Liam Creedy is knocked out in a nasty accident at school. When he comes to, he finds that everything has changed. For a start, he is seeing in black and white. Oddly, though, his own body remains in colour. Flashes of colour also manifest occasionally in other people, but for the most part they are uniformly back and white. Patrick Freeman High has changed even more radically. The school crest now features a fingerprint enclosed by a “no entry” sign, as if to say “No individual identity.” Prefects have become a kind of school police force. Corridors are more like streets, classrooms more like workplaces, and there is no exit to the outside world. In this strange self-enclosed microcosm of society, Liam has one friend, the strange Mr Samson, who tells him enigmatically: “Find the blueprint and change it. Only then will you find the way out.”
It’s clear that the author is using a lot of symbolism. The story is a vehicle for exploring the faults of the education system, its misuse as a means of indoctrination, ensuring that the population thinks a certain way. And the end result of this way of thinking, symbolised by a millstone inscribed with the words “Cause and Effect” rolling down a distant mountain towards the school, is the destruction of us all.
I can get on board with Hadcroft’s thinking to some extent. Like the author, I’m a fierce individualist, which makes me perceptive to the problems caused by mass herd-conformity. People work like crazy to buy like crazy, and this sort of attitude is gradually assassinating the planet. Religious hypocrisy and the pointlessness of war are touched upon in the book. I did find Hadcroft’s stance a little confusing at times, but while reading I was constantly analysing where we both differed.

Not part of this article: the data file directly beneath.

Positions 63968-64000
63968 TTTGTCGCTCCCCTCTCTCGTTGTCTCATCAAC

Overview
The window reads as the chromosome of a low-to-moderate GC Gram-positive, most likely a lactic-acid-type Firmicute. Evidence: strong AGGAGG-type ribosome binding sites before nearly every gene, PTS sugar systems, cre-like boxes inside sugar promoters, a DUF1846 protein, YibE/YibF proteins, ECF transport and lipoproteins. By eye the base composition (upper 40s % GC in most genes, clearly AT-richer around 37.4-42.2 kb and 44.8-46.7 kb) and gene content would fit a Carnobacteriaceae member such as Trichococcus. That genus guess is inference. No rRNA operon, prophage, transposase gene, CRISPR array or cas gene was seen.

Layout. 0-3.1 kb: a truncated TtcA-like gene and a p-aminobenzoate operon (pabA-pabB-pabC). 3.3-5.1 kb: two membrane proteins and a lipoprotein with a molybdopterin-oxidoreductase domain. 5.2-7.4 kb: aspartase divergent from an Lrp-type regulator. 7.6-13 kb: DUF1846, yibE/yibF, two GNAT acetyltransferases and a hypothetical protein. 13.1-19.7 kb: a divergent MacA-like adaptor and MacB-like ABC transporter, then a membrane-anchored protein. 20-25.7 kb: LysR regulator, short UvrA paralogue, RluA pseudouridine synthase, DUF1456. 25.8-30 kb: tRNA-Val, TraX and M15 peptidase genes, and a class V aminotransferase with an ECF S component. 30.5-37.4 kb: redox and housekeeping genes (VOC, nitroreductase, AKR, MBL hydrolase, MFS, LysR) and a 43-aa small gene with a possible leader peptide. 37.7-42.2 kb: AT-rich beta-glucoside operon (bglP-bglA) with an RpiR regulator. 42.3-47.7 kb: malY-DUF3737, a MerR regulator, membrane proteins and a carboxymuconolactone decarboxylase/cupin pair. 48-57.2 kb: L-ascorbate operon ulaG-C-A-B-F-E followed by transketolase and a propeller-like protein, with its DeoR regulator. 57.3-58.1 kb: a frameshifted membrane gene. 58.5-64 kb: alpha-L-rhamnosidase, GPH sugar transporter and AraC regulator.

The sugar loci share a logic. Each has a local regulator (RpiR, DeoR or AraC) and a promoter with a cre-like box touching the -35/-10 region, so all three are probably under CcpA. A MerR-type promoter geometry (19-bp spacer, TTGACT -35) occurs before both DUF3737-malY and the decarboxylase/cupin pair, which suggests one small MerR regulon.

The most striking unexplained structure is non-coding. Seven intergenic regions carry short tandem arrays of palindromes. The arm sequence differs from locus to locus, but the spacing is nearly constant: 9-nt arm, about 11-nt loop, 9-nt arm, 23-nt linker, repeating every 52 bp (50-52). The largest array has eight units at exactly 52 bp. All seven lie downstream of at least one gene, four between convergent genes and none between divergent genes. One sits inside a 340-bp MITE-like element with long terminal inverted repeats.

I think my views would have been more in line with the author’s a few years ago, when I was reading a lot of conspiracy material. But these days, I see the competitive nature of life as something natural – a sort of stratification process, with winners and losers, a process that is mirrored in the animal kingdom. Although we fight against injustice, I don’t see a world without power struggles and exploitation as something that’s even possible. Hence, I don’t see the world we have in quite so dark terms as the author maintains. Even though we are undoubtedly indoctrinated in early life, it’s also true that the world today is so full of exciting education resources, if we would only reach out and take them – rather than spending our evenings wallowing in front of a television set watching soap operas. The real root of the problem is that many people simply don’t wish to learn. In fact, I would say that the TV is a far bigger source of indoctrination than the education system. I see television as the modern replacement for religion. It’s what people use to fill a hole in their lives; meanwhile it subliminally shapes their views and opinions.
I happen to know of the author’s personal religious convictions, so it tickled me when the protagonist had an argument with his teacher about evolution. The author takes the view that evolution is a lie, but the anecdote supplied in the story simply fails to deal properly with the issue. Today, for evolution to be false, there would either have to be a massive worldwide scientific conspiracy, or mass stupidity among scientists. While there is certainly a religious agenda against evolution, motivated entirely by a need to defend an inflexible dogma (which the author himself admits), the same accusation cannot be levelled at the scientific community, whose aim is simply to formulate the best theory from the available evidence.
Fans of the television series The Prisoner will notice a deliberate nod to the show in the design of the book’s cover. Elements of the story are also reminiscent of Life on Mars and Quantum Leap. The Blueprint is an enjoyable story, extremely well written, with an intelligent and thought-provoking subtext.